Here are some things you probably didn’t know about Indiana Dunes National
With 1.96 million visitors in 2009, it’s a more popular destination than
Mammoth Cave National Park, Everglades National Park, and Gettysburg
National Military Park.
Of those visitors, only 40 percent are Hoosiers, while another 40 percent
live in Indiana. Fully 18 percent visited from other states and 2 percent
from other countries.
Of those 1.96 million visitors, nearly half—47 percent—were visiting the
National Lakeshore for the very first time.
One out of five of them—20 percent—spent more than 24 hours in the Dunes,
the average stay being 2.8 days, longer in fact than the average stay at
Grand Canyon National Park.
And while—in 2008, the most recent year for which data were available—the
total spending generated by visits was $54.9 million, non-local spending was
$38.7 million, sufficient to support 772 local jobs with a total
labor income of $13.4 million.
In other words, the National Lakeshore is a driver of the local economy.
And as Superintendent Constantine Dillon told the Chesterton/Duneland
Chamber of Commerce at its monthly luncheon on Wednesday, “There’s nothing
wrong with making money off a national park.”
Indeed, Dillon intimated, local businesses could do a lot more to make some
money off the National Lakeshore.
Dillon opened his presentation by correcting some common misperceptions
about the National Lakeshore. Despite being called a “national lakeshore,”
it is a national park, it’s managed by the National Park Service
(NPS), and it’s the closest national park to Chicago, Indianapolis,
Milwaukee, and Detroit. Why should its proximity to those cities matter?
Because 40 percent of folks on vacation who travel more than 50 miles from
their home visit a national park at least once on their holiday.
Strictly speaking, recreation is not the mission of NPS but rather
the preservation of natural and historical resources. “But resource-based
recreation is one of the things we do,” Dillon said. “We don’t build things
like playgrounds. We use resources as they are.”
One of the things making it hard for locals to wrap their heads around, when
they think about the National Lakeshore—those who think about it at all—is
that it’s a far-flung picture-puzzle of property, extending through three
counties and 15 municipalities, with here and there detached land-locked
units, so that it’s not always obvious whether a visitor is in the park or
out of it.
But, Dillon said, it’s absolutely worth it for a business to start thinking,
and thinking hard, about the National Lakeshore. Americans, for instance,
spend $23 billion annually on hunting and $41 billion on fishing, but they
spend a whopping $45 billion simply on “observing wildlife.”
And with 301 species of birds recorded at the National Lakeshore, 1,100
species of plants, and a surprising 25 species of orchid—22 more than in the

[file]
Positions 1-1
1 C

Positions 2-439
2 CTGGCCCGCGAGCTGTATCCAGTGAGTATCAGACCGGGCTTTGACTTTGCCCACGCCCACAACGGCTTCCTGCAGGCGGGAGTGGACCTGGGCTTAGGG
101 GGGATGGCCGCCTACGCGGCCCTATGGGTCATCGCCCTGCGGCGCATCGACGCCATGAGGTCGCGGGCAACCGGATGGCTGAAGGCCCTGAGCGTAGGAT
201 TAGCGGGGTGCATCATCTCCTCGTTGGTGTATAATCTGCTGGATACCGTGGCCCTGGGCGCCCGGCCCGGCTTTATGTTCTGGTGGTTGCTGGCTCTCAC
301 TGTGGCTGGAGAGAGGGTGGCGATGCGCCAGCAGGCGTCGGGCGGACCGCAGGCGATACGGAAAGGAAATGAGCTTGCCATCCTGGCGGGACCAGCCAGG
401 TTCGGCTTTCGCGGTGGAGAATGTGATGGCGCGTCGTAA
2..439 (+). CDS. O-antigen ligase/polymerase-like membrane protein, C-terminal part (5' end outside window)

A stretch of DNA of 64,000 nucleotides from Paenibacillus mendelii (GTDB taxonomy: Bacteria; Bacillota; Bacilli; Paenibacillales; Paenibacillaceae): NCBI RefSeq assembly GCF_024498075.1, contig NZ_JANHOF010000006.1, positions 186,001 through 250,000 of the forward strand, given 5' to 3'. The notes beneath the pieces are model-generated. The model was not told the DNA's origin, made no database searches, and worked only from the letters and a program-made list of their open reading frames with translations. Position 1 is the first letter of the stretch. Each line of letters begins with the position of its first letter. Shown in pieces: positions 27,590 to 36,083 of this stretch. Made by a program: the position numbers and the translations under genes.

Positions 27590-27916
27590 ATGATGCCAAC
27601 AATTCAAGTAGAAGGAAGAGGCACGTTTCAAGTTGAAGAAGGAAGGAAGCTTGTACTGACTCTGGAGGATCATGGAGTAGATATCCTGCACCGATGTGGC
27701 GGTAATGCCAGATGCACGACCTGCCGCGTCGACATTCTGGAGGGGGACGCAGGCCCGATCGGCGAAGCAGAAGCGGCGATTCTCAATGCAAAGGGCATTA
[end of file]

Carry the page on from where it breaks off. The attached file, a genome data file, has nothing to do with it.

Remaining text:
State of Hawaii—there’s a lot of wildlife to observe.
Don’t like birds? You can hit the beach, of course. But you can also camp,
ride horses, hike, canoe, hang-glide at Mt. Baldy, snowshoe or cross-country
ski in the winter, or attend any of the occasional festivals and events.
In other words, Dillon said, “There are opportunities for niche tourism,” if
businesses are willing to promote the National Lakeshore (as NPS is
prohibited by law from advertising itself). “Rare, beautiful wildflowers.
Historic homes. Paddling Lake Michigan. Specialty photography. We’re really
missing an opportunity for a national museum of the steel industry. I’m
convinced people would flock to that.”
Yet for everything the National Lakeshore offers, for all of the millions of
visitors it attracts, there is barely a single business along U.S. Highway
20 or U.S. Highway 12 catering to out-of-towners: a couple of restaurants
only. “There are 2 million people coming to the National Lakeshore every
year and no one’s trying to get money off it,” Dillon said.
What can local businesses do to leverage the National Lakeshore? Dillon had
•Simply promote and advertise it.
•Hang framed photos of the National Lakeshore—provided free of charge by
NPS—in your lobby or restaurant.
•Stock the National Lakeshore’s brochure at your business. Again, they’re
free of charge and a new, more attractive, more user-friendly one is due to
be released later this year. NPS will provide framed versions of the
brochure for the asking.
•Avail yourself of NPS expertise on tourism development, trail planning, and
Dillon asked the Chamber this question: Why is Everglades or Mammoth Cave
national park a more famous destination than the National Lakeshore, even
though each gets fewer visitors each year? The answer: Because their local
communities do more than Duneland does to promote the national park in their
Some 1.2 million visitors from outside the state show up in Duneland
every year. “Those are outside dollars coming into the area,” Dillon
emphasized. “Outside dollars are valuable dollars to get.”